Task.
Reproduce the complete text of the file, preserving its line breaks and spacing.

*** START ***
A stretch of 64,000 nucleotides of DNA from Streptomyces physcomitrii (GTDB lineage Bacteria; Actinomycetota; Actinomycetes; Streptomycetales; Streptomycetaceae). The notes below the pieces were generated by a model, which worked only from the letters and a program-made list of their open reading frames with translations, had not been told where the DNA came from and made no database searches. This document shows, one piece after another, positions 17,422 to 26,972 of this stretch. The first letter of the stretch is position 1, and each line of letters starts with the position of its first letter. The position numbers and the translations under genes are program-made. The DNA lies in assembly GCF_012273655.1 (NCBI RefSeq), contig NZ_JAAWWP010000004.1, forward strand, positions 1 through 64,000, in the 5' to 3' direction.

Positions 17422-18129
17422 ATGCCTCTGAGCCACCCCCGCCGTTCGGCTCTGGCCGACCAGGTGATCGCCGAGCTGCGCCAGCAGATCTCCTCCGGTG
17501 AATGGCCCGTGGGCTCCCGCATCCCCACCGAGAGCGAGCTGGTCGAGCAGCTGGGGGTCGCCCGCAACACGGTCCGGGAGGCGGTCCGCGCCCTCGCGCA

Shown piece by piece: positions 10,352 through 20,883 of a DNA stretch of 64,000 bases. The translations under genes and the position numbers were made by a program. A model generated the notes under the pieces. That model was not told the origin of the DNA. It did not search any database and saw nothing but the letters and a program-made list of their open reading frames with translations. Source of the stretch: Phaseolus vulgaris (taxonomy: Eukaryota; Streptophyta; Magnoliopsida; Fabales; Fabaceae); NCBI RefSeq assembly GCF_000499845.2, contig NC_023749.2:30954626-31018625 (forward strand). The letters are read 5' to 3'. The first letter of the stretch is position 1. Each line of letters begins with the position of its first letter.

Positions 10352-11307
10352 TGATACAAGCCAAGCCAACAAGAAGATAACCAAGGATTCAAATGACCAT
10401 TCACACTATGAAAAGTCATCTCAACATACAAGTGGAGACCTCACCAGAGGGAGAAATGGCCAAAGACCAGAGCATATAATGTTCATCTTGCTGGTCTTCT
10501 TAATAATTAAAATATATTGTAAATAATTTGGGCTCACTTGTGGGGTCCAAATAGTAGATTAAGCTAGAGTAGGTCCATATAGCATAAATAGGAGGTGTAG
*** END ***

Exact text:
A stretch of 64,000 nucleotides of DNA from Streptomyces physcomitrii (GTDB lineage Bacteria; Actinomycetota; Actinomycetes; Streptomycetales; Streptomycetaceae). The notes below the pieces were generated by a model, which worked only from the letters and a program-made list of their open reading frames with translations, had not been told where the DNA came from and made no database searches. This document shows, one piece after another, positions 17,422 to 26,972 of this stretch. The first letter of the stretch is position 1, and each line of letters starts with the position of its first letter. The position numbers and the translations under genes are program-made. The DNA lies in assembly GCF_012273655.1 (NCBI RefSeq), contig NZ_JAAWWP010000004.1, forward strand, positions 1 through 64,000, in the 5' to 3' direction.

Positions 17422-18129
17422 ATGCCTCTGAGCCACCCCCGCCGTTCGGCTCTGGCCGACCAGGTGATCGCCGAGCTGCGCCAGCAGATCTCCTCCGGTG
17501 AATGGCCCGTGGGCTCCCGCATCCCCACCGAGAGCGAGCTGGTCGAGCAGCTGGGGGTCGCCCGCAACACGGTCCGGGAGGCGGTCCGCGCCCTCGCGCA

Shown piece by piece: positions 10,352 through 20,883 of a DNA stretch of 64,000 bases. The translations under genes and the position numbers were made by a program. A model generated the notes under the pieces. That model was not told the origin of the DNA. It did not search any database and saw nothing but the letters and a program-made list of their open reading frames with translations. Source of the stretch: Phaseolus vulgaris (taxonomy: Eukaryota; Streptophyta; Magnoliopsida; Fabales; Fabaceae); NCBI RefSeq assembly GCF_000499845.2, contig NC_023749.2:30954626-31018625 (forward strand). The letters are read 5' to 3'. The first letter of the stretch is position 1. Each line of letters begins with the position of its first letter.

Positions 10352-11307
10352 TGATACAAGCCAAGCCAACAAGAAGATAACCAAGGATTCAAATGACCAT
10401 TCACACTATGAAAAGTCATCTCAACATACAAGTGGAGACCTCACCAGAGGGAGAAATGGCCAAAGACCAGAGCATATAATGTTCATCTTGCTGGTCTTCT
10501 TAATAATTAAAATATATTGTAAATAATTTGGGCTCACTTGTGGGGTCCAAATAGTAGATTAAGCTAGAGTAGGTCCATATAGCATAAATAGGAGGTGTAG